This paper presents a multi-scale framework for the design and comparison of centralised and distributed heat generation solutions. An extensive analysis of commercially available products on the UK market is conducted to gather information on the performance and cost of a range of gas-fired combined heat and power (CHP) systems, air-source heat pumps (ASHPs) and ground-source heat pumps (GSHPs). Data-driven models with associated uncertainty bounds are derived from the collected data, which capture cost and performance variations with scale (i.e., size and rating) and operating conditions. In addition, a comprehensive thermoeconomic (thermodynamic and component-costing) heat pump model, validated against manufacturer data, is developed to capture design-related performance and cost variations, thus reducing technology-related model uncertainties. The novelty of this paper lies in the use of multi-fidelity approaches for the comparison of the economic and environmental potential of important heat-generation solutions: (i) centralised gas-fired CHP systems associated with district heating network; (ii) gas-fired CHP systems or GSHPs providing heat to differentiated energy communities; and (iii) small-scale micro-CHP systems, ASHPs or GSHPs, installed at the household level. The pathways are evaluated for the case of the Isle of Dogs district in London, UK. A centralised CHP system appears as the most profitable option, achieving annual savings of £13 M compared to the use of decentralised boilers and a levelised cost of heat equal to 31 £/MWhth. However, if the carbon intensity of the electrical grid continues to reduce at current rates, CHP systems will only provide minimal carbon savings compared to boilers (<6%), with heat pumps achieving significant heat decarbonisation (55–62%). Differentiating between high- and low-performance and cost heat pump designs shows that the former, although 25% more expensive, have significantly lower annualised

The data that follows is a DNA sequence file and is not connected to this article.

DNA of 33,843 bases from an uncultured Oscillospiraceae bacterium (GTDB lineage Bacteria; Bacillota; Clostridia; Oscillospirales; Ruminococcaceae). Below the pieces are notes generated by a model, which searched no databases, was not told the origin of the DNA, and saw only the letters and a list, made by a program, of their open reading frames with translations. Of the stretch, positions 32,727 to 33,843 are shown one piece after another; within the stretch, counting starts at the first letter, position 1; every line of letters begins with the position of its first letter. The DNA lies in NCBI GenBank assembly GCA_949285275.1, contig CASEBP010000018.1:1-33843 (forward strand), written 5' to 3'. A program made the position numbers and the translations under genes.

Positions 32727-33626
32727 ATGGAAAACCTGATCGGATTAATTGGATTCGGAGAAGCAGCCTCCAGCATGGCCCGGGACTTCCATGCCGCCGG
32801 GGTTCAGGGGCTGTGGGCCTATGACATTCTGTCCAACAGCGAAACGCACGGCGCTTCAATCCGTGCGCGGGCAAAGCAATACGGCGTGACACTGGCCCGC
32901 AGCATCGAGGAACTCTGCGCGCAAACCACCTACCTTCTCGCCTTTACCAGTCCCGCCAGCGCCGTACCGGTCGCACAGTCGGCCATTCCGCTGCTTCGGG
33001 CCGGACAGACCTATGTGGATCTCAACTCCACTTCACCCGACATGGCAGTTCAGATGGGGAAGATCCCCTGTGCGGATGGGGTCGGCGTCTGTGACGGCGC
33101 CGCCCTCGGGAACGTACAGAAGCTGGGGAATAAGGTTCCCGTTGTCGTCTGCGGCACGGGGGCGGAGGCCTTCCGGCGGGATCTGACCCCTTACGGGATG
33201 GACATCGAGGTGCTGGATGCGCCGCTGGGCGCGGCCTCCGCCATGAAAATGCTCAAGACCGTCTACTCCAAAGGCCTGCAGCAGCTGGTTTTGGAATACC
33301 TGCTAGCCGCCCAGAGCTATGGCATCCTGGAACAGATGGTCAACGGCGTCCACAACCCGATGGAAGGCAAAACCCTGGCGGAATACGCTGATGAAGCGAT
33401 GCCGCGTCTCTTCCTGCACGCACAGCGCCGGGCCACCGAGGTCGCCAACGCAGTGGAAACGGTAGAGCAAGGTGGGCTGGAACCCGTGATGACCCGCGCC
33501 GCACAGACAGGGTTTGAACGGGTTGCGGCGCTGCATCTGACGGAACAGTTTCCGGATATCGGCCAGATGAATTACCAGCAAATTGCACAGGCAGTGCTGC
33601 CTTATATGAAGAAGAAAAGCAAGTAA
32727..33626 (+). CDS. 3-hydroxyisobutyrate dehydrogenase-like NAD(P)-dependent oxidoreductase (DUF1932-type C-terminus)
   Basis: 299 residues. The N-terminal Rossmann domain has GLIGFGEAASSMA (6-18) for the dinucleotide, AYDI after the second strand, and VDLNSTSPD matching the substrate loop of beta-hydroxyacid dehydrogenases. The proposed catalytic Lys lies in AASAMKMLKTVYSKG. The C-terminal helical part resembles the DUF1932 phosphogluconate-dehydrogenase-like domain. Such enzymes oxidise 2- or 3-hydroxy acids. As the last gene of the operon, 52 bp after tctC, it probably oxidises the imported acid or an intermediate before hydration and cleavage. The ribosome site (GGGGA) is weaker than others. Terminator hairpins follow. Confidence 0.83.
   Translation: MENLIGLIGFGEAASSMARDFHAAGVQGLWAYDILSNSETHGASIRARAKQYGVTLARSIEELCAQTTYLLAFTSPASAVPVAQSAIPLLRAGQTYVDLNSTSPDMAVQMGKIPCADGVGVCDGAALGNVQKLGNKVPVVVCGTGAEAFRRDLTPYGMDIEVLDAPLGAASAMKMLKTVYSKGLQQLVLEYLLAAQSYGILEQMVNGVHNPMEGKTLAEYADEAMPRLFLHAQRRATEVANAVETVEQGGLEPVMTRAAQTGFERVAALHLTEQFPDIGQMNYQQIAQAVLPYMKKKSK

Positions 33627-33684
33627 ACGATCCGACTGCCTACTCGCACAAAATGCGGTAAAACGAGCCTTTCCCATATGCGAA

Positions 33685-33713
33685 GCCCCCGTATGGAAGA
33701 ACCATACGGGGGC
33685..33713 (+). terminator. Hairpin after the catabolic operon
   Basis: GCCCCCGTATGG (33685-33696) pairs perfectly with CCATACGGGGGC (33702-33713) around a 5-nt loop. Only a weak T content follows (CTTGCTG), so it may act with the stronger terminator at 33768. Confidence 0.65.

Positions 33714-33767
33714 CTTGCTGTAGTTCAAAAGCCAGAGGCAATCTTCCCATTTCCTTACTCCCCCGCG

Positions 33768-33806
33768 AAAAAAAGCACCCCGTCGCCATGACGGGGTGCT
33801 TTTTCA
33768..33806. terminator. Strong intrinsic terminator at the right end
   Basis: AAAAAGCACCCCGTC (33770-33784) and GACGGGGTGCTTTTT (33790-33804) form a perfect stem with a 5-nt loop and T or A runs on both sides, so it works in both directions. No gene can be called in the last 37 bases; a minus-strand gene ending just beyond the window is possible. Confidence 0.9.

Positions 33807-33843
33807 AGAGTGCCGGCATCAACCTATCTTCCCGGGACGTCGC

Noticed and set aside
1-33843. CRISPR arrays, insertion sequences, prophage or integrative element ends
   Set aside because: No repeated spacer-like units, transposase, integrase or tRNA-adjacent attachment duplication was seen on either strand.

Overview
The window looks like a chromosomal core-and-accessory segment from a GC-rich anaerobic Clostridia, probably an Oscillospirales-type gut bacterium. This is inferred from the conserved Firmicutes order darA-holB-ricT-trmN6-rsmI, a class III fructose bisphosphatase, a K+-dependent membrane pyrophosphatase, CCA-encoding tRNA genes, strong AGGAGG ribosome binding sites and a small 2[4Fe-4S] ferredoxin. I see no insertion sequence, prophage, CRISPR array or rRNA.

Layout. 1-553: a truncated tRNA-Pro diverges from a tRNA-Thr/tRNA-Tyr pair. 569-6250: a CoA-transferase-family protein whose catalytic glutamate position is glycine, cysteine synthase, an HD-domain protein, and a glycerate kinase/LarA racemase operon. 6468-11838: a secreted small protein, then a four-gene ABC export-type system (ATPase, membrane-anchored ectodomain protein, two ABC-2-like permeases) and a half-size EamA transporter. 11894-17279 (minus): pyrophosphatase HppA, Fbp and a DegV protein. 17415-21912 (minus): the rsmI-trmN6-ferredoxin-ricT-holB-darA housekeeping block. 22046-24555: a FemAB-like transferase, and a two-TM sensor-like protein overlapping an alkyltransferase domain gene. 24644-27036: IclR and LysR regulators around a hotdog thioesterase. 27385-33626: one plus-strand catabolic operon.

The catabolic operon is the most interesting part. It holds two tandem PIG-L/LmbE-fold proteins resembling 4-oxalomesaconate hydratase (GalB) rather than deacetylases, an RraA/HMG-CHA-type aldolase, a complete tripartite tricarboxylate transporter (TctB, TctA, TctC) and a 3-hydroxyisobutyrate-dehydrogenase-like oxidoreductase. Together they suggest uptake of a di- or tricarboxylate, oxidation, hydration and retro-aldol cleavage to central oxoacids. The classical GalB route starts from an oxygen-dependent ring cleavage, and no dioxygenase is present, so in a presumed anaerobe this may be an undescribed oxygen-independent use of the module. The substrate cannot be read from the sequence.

Song J, Li X, Wang K, et al., 2020, Parametric optimisation of a combined supercritical CO2 (S-CO2) cycle and organic Rankine cycle (ORC) system for internal combustion engine (ICE) waste-heat recovery, Energy Conversion and Management, Vol: 218, Pages: 1-15, ISSN: 0196-8904